Tonight I went out with some friends to an art show at my favorite local coffee shop. I’ll admit I had alterior motives for going. I mean sure, I like art and all, but this particular show had an additional draw: cupcakes! That’s right, the artist not only paints but makes adorable cupcakes, cakes and truffles as well. And let’s face it, my favorite kind of art is edible.
Considering this is a fairly small local coffee house which already puts out a pretty darn tasty variety of treats (scones, muffins, cookies, brownies, etc), I wasn’t sure sure what to expect. But Cory Shutters, the artist and creator of Sweet Ass Cupcakes had quite a spread for everyone. There were samples of every flavor of cupcakes she makes as well as most of her truffle flavors. While I generally have no qualms about making a pig of myself, since I was out in public and I knew other people would want to share in the sugar-coated goodness, I limited myself to four mini cupcakes and one truffle.
It was not easy to pick which flavors to sample. My choices were chocolate, white almond, lemon, yellow, Kahula, carrot cake, Bailey’s Irish Cream, Mojito, vanilla chai, spiced chai and red velvet. After looking at both tables, I went with Mojito, vanilla chai and red velvet. I also picked up a Bailey’s Irish Cream truffle.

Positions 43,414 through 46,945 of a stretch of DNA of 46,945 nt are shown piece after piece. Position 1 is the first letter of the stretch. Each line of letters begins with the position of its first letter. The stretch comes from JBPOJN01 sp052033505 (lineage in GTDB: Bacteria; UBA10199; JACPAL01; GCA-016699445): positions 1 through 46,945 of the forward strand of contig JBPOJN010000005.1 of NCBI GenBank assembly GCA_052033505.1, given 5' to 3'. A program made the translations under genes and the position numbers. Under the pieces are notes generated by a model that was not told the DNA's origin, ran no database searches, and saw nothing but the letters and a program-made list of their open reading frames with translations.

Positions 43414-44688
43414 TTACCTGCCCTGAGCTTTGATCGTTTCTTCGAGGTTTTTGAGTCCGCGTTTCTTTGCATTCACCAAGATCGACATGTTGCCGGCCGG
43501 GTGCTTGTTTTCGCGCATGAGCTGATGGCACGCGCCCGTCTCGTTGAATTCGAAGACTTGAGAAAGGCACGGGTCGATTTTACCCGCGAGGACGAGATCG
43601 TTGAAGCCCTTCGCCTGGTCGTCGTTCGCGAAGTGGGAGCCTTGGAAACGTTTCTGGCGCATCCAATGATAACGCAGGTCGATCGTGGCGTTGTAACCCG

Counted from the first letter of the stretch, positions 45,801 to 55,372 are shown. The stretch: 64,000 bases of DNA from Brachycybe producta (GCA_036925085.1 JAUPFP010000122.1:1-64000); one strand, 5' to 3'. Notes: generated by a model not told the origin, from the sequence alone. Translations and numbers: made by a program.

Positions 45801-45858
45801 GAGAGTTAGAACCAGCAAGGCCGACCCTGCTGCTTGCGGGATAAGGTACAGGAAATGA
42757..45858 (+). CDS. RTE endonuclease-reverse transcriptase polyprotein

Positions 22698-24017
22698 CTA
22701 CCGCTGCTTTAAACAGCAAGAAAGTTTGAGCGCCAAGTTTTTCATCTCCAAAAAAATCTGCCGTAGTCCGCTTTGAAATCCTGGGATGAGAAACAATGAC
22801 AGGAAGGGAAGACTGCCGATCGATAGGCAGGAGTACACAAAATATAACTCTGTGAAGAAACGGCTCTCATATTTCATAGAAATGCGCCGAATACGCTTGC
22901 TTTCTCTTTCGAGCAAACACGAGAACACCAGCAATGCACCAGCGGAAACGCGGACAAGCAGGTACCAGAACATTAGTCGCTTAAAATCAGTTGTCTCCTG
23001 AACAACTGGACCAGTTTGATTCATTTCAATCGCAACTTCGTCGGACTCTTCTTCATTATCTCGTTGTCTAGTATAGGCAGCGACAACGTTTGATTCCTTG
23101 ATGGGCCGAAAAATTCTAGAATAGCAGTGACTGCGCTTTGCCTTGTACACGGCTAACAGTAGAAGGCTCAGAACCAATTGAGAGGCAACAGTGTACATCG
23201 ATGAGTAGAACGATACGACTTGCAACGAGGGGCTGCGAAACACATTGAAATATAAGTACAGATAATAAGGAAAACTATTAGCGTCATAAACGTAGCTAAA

I started off with the vanilla chai cupcake. I wasn’t sure exactly what to expect . Usually when I pick a cupcake, I go for chocolate with some sort of fudge frosting. However, I adore chai. I grabbed the vanilla version because I didn’t realize there was a spiced version. Spiced chai is my drink of choice when I go to the coffee shop, so I knew a chai cupcake was a must for me. It was good, but it didn’t remind me nearly as much of chai as it did of spice cake, which makes a lot of sense since chai is a spiced tea. Now, I do like spice cake, so I didn’t mind that it didn’t taste much like my yummy hot beverage. It was a little drier than I usually like, but then again, I find spice cake in general to be a bit dry. I think it’s the nature of the beast. Plus, these were mini-cupcakes, and those are never quite as moist as their bigger brothers.